Peter Carr. Grassroots businesses form the economic foundation of the Asia Pacific economies. Typically, these businesses do not engage with global SIs (GSIs), which drive Microsoft’s new service offerings. This leads to an adoption gap in the sector that could benefit most from operational efficiencies. To bridge this gap, Microsoft must empower non-GSI partners and managed service providers (MSPs) at the local and regional levels. They won’t achieve their goal of democratising AI, unless they do. Microsoft has the potential to advance AI technology while ensuring fair and widespread adoption.​​

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The-Shift-from-Predictive-AI-to-GenAI
The Shift from Predictive AI to GenAI: Implications on ROI

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The AI landscape is undergoing a significant transformation, moving from traditional predictive AI use cases towards Generative AI (GenAI). Currently, most GenAI use cases promise an improvement in employee productivity, without focusing on how to leverage this into new or additional revenue generating streams. This raises concerns about the long-term return on investment (ROI) if this is not adequately addressed. 

The Rise of Generative AI Over Predictive AI 

Traditionally, predictive AI has been integral to business strategies, leveraging data to forecast future outcomes with remarkable accuracy. Industries across the board have used predictive models for a range of applications, from demand forecasting in retail to fraud detection in finance. However, the tide is changing with the emergence of GenAI technologies. GenAI, capable of creating content, designing products, and even coding, holds the promise to revolutionise how businesses operate, innovate, and compete. 

The appeal of GenAI lies in its versatility and creativity, offering solutions that go beyond the capabilities of predictive models. For example, in the area of content creation, GenAI can produce written content, images, and videos at scale, potentially transforming marketing, entertainment, and education sectors. However, the current enthusiasm for GenAI’s productivity enhancements overshadows a critical aspect of technology adoption: monetisation. 

The Productivity Paradox 

While the emphasis on productivity improvements through GenAI applications is undoubtedly beneficial, there is a notable gap in exploring use cases that directly contribute to creating new revenue streams. This productivity paradox – prioritising operational efficiency and cost reduction – may not guarantee the sustained growth and ROI necessary from AI investments.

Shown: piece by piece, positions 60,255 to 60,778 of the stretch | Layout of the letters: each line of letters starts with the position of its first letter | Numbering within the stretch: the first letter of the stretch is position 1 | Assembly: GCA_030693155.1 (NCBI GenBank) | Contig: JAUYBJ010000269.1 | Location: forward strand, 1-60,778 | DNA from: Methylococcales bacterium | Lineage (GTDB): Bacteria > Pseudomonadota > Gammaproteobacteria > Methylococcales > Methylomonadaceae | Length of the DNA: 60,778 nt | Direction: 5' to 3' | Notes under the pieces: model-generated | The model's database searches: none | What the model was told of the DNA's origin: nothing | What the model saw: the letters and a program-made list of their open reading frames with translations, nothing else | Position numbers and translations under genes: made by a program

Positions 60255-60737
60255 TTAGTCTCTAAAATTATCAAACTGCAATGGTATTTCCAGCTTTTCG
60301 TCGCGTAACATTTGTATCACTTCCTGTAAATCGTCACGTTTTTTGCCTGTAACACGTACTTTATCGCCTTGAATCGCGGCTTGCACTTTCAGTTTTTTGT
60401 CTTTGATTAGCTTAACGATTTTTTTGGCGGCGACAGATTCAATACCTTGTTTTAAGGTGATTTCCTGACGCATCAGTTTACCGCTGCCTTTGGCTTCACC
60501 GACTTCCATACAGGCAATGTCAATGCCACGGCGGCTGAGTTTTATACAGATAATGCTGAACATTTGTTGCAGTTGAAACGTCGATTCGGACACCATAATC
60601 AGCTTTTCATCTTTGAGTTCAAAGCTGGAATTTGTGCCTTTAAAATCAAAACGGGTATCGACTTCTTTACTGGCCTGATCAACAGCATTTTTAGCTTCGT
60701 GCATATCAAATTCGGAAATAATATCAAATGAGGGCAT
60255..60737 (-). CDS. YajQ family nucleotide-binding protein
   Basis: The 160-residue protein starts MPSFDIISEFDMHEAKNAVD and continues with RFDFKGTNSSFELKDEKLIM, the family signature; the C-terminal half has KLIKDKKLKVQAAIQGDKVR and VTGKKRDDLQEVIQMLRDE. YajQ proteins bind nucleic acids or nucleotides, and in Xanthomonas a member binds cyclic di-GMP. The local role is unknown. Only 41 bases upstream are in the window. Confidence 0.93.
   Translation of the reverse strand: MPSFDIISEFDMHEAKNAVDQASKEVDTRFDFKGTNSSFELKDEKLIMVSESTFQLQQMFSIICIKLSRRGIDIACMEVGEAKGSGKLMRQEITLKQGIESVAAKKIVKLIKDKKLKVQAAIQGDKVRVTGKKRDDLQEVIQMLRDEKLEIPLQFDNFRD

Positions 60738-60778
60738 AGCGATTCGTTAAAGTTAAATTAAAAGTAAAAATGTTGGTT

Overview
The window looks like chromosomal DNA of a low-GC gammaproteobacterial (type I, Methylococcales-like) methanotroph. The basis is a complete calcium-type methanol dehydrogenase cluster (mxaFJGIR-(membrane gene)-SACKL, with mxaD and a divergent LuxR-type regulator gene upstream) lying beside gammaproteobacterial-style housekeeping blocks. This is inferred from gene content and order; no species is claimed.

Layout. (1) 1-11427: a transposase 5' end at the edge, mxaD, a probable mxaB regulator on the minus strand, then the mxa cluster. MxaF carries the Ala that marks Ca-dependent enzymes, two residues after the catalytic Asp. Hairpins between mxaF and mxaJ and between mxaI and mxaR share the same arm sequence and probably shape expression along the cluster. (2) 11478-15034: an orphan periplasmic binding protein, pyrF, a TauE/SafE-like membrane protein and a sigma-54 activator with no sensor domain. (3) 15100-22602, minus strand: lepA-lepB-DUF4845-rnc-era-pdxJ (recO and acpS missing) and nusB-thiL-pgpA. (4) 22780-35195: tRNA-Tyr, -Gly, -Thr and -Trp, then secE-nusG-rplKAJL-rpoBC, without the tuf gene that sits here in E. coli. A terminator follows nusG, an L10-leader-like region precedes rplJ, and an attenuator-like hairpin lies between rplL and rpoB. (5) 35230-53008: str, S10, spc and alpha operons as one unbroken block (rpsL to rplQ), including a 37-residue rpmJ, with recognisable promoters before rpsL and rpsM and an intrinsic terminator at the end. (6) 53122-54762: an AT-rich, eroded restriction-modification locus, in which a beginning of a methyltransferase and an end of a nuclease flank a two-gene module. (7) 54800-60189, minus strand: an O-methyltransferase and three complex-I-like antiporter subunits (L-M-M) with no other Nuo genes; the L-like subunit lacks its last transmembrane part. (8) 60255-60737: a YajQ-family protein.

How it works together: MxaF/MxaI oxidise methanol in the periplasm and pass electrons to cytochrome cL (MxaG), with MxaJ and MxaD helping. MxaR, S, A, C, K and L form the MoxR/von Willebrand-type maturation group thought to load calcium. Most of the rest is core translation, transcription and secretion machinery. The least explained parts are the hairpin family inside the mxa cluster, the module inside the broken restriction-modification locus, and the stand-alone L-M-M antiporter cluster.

True innovation in AI should not only aim at making existing processes more efficient but also at uncovering opportunities for monetisation. This involves leveraging GenAI to develop new products, services, or business models to access untapped markets or enhance customer value in ways that directly impact the bottom line. 

The Imperative for Strategic Reorientation 

Ignoring the monetisation aspect of GenAI applications poses a significant risk to the anticipated ROI from AI investments. As businesses allocate resources to AI adoption and integration, it’s also important to consider how these technologies can generate revenue, not just save costs. Without a clear path to monetisation, the investments in AI, particularly in the cutting-edge domain of GenAI, may not prove viable in the next financial year and beyond. 

To mitigate this risk, companies need to adopt a dual approach. First, they must continue to explore and exploit the productivity gains offered by GenAI, which are crucial for maintaining a competitive edge and achieving operational excellence. At the same time, businesses must strategically explore and invest in GenAI-driven opportunities for monetisation. This could mean innovating in product design, personalised customer experiences, or entirely new business models that were previously unfeasible. 

Conclusion 

The excitement around GenAI’s potential to transform industries is well-founded, but it must be tempered with strategic planning to ensure long-term viability and ROI. Businesses that recognise and act on the opportunity to not only improve productivity but also to monetise GenAI innovations will lead the next wave of growth in their respective sectors. The challenge lies in balancing the drive for efficiency with the pursuit of new revenue streams, ensuring that investments in AI deliver sustainable returns. As the AI landscape evolves, the ability to innovate in monetisation as much as in technology will distinguish the leaders from the followers. 

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Meeting-Market-Trends-and-Customer-Demands
Meeting Market Trends and Customer Demands​: Analyst Guidance for Tech Providers

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2024 has started cautiously for organisations, with many choosing to continue with tech projects that have already initiated, while waiting for clearer market conditions before starting newer transformation projects. This means that tech providers must continue to refine their market messaging and enhance their service/product offerings to strengthen their market presence in the latter part of the year. Ecosystm analysts present five key considerations for tech providers as they navigate evolving market and customer trends, this year.

Navigating Market Dynamics

As organisations refine their AI approaches, tech providers must adjust their market strategies - Sash Mukherjee

Continuing Economic Uncertainties​. Organisations will focus on ongoing projects and consider expanding initiatives in the latter part of the year.​ This means that tech providers should maintain visibility and trust with existing clients. They also need to help their customers meet multiple KPIs.